Menu

Synbiotics: What to Know

Reviewed by Michael W. Smith, MD on April 21, 2021

What Are Synbiotics?

Synbiotics are mixtures of probiotics (helpful gut bacteria) and prebiotics (non-digestible fibers that help these bacteria grow). Specifically, they're combinations of these two things that work together (synergistically) in your digestive tract.

The idea behind synbiotics is that the prebiotics help the probiotics survive in your intestines. This could help balance your gut bacteria, which is thought to benefit your gut health, metabolism, and immune system.

You can get synbiotics as supplements or in foods. Researchers have added them to pasta, beverages, candy, and yogurt.

Health Benefits of Synbiotics

Synbiotics are thought to help your body in several ways:

Inflammatory bowel disease (IBD). Scientists believe synbiotics may reduce gut inflammation and help relieve symptoms in people with IBD.

Travelers’ diarrhea. You get this when you eat or drink contaminated food and water, usually when you visit a place with a different sanitary practices. It causes cramps and diarrhea. Synbiotics may help to prevent it.

Lactose intolerance. People with this condition have symptoms like bloating, diarrhea, stomach pain, and gas after eating or drinking dairy products. That's because they can't properly digest a sugar found in milk called lactose. Studies have shown that synbiotics could reduce these symptoms.

Continued

Immune function. The combination of prebiotics and probiotics may benefit your immune system. We need more research on this, but studies have found that synbiotics improved the immune function of rats.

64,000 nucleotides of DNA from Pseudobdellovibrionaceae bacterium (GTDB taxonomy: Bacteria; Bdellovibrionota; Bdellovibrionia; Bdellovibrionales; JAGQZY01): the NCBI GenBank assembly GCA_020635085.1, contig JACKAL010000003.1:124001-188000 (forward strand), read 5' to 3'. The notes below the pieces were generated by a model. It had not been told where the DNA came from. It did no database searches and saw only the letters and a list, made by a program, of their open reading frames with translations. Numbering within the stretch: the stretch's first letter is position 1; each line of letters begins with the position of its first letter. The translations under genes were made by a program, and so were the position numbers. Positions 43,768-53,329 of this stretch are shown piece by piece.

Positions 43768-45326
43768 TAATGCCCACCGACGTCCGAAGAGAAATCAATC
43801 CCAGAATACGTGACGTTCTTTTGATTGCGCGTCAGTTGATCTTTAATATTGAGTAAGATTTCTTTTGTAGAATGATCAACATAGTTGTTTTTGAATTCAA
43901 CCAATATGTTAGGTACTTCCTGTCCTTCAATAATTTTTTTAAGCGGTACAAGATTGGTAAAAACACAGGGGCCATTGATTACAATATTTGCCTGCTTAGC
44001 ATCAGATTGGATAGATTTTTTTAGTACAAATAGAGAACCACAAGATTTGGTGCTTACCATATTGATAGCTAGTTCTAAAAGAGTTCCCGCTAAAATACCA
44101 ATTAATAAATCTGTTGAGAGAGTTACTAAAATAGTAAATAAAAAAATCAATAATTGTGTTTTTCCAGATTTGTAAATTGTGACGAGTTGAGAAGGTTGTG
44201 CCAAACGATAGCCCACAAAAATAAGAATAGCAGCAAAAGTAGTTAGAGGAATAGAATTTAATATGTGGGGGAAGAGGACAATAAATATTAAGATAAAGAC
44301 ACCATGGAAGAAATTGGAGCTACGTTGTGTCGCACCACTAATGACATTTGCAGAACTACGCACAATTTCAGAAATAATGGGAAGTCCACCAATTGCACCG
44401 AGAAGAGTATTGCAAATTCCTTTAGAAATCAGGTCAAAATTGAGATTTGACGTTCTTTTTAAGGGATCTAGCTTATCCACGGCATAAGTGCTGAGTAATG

Obesity and hyperglycemia. In one study, people with obesity who ate synbiotic pasta once a day for 12 weeks had fewer signs of inflammation and better cholesterol levels. And study participants with high blood sugar had lower levels of a hormone linked to insulin resistance, type 2 diabetes, and obesity.

The Limitations of Synbiotics

While lab studies indicate that synbiotics offer many benefits, we need much more research into how they actually affect the human body.

Scientists also face some challenges in getting them to consumers. They need to figure out how to keep the probiotics active while they're on the shelf. They also need to find a way to ensure products actually contain enough live probiotics to be helpful.

Because symbiotic products are considered dietary supplements, they're not tightly regulated by the FDA. So they may not be tested for safety and effectiveness. Always check with your doctor before trying a new supplement.

WebMD Medical Reference

Sources

SOURCES:

Journal of Probiotics & Health: “Synbiotics: Health benefits and dairy products.”

Journal of Food Science and Technology: “Probiotics, prebiotics and synbiotics- a review.”

Frontiers in Microbiology: “Role of Probiotic Bacilli in Developing Synbiotic Food: Challenges and Opportunities.”

American Society for Nutrition: “Synbiotic pasta found to enhance the health of obese individuals with or without hyperglycemia.”

Mayo Clinic: “Traveler’s diarrhea.”

Nutrition Journal: "Daily consumption of a synbiotic yogurt decreases energy intake but does not improve gastrointestinal transit time: a double-blind, randomized, crossover study in healthy adults."

Agriculture and Natural Resources: "Comparison of synbiotic beverages produced from riceberry malt extract using selected free and encapsulated probiotic lactic acid bacteria."

© 2021 WebMD, LLC. All rights reserved.